3. Development of new hemorrhoids: Heavy lifting can also increase the risk of developing new hemorrhoids. The increased pressure on the veins in the anus can cause them to become swollen and inflamed, leading to the formation of new hemorrhoids.
  4. Risk of complications: If you have severe hemorrhoids and continue to lift heavy weights, you may be at increased risk of complications such as bleeding or infection. It’s important to seek medical attention if you experience any of these symptoms, as they can be serious and require treatment.
  5. Interference with weightlifting goals: Finally, continuing to lift weights with hemorrhoids can also interfere with your weightlifting goals. The pain and discomfort associated with the condition can make it difficult to focus on your workouts and perform at your best, potentially hindering your progress.

What are some alternative forms of exercise for those with hemorrhoids?

While exercise is generally beneficial for overall health and wellness, certain types of exercises can put excessive pressure on the veins in the rectal area and worsen hemorrhoids.

Exercises to avoid with hemorrhoids include:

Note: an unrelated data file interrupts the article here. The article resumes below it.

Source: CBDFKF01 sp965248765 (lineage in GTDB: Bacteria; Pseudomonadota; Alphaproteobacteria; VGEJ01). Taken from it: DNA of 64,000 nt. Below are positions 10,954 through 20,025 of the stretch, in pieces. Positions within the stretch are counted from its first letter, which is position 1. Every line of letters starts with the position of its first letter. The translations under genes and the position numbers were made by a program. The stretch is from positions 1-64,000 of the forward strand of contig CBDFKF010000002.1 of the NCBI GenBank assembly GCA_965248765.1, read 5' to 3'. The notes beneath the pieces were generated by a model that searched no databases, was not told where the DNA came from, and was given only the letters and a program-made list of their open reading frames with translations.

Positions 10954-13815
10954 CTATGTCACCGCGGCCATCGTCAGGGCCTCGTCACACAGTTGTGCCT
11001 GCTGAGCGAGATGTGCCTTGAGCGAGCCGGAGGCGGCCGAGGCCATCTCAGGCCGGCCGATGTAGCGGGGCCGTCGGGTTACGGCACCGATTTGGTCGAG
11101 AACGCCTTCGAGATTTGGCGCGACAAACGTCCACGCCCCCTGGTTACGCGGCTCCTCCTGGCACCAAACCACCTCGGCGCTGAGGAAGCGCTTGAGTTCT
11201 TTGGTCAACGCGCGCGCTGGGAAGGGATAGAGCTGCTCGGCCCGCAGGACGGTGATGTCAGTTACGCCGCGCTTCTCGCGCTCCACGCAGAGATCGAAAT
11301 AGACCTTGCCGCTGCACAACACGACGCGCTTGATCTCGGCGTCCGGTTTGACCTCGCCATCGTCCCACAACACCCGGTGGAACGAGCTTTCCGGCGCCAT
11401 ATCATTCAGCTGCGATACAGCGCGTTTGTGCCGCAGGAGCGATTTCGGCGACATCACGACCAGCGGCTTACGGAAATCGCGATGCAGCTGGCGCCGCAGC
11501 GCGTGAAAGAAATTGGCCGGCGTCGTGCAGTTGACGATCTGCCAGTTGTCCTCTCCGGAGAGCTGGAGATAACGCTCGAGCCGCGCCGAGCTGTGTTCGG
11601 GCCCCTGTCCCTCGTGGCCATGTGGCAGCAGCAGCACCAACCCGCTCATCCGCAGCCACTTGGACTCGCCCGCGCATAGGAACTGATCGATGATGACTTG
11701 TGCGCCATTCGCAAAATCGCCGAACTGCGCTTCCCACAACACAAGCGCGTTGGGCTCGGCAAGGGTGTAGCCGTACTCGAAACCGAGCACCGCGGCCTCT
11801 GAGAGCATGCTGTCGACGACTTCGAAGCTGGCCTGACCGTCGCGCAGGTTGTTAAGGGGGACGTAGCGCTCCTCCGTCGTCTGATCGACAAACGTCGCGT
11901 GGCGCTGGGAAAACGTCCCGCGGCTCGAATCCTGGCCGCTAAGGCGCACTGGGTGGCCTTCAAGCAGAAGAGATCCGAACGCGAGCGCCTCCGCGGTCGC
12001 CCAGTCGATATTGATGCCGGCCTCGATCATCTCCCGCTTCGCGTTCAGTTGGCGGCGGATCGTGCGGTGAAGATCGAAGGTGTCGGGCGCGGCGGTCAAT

• Heavy weightlifting or other activities that involve straining or bearing down, such as leg presses or squats. These exercises can put a lot of pressure on the rectal veins and worsen hemorrhoids.
  • High-intensity interval training (HIIT) or other intense cardio workouts, such as running or cycling. These types of exercises can cause the veins in the rectal area to become engorged with blood, which can make hemorrhoids worse.
  • Sit-ups or other abdominal exercises that involve contracting the abdominal muscles. These exercises can put pressure on the veins in the rectal area and worsen hemorrhoids.

Instead of these exercises, if you’re suffering with hemorrhoids, try to focus on low-impact activities that don’t put excessive pressure on the rectal veins.

Some examples include swimming, walking, or gentle stretching. It’s also important to stay hydrated, eat a high-fiber diet, and avoid prolonged sitting or standing to help prevent the worsening of hemorrhoids.

Transition to Calisthenics for a Safer Fitness Journey During Hemorrhoid Recovery – Yours Free!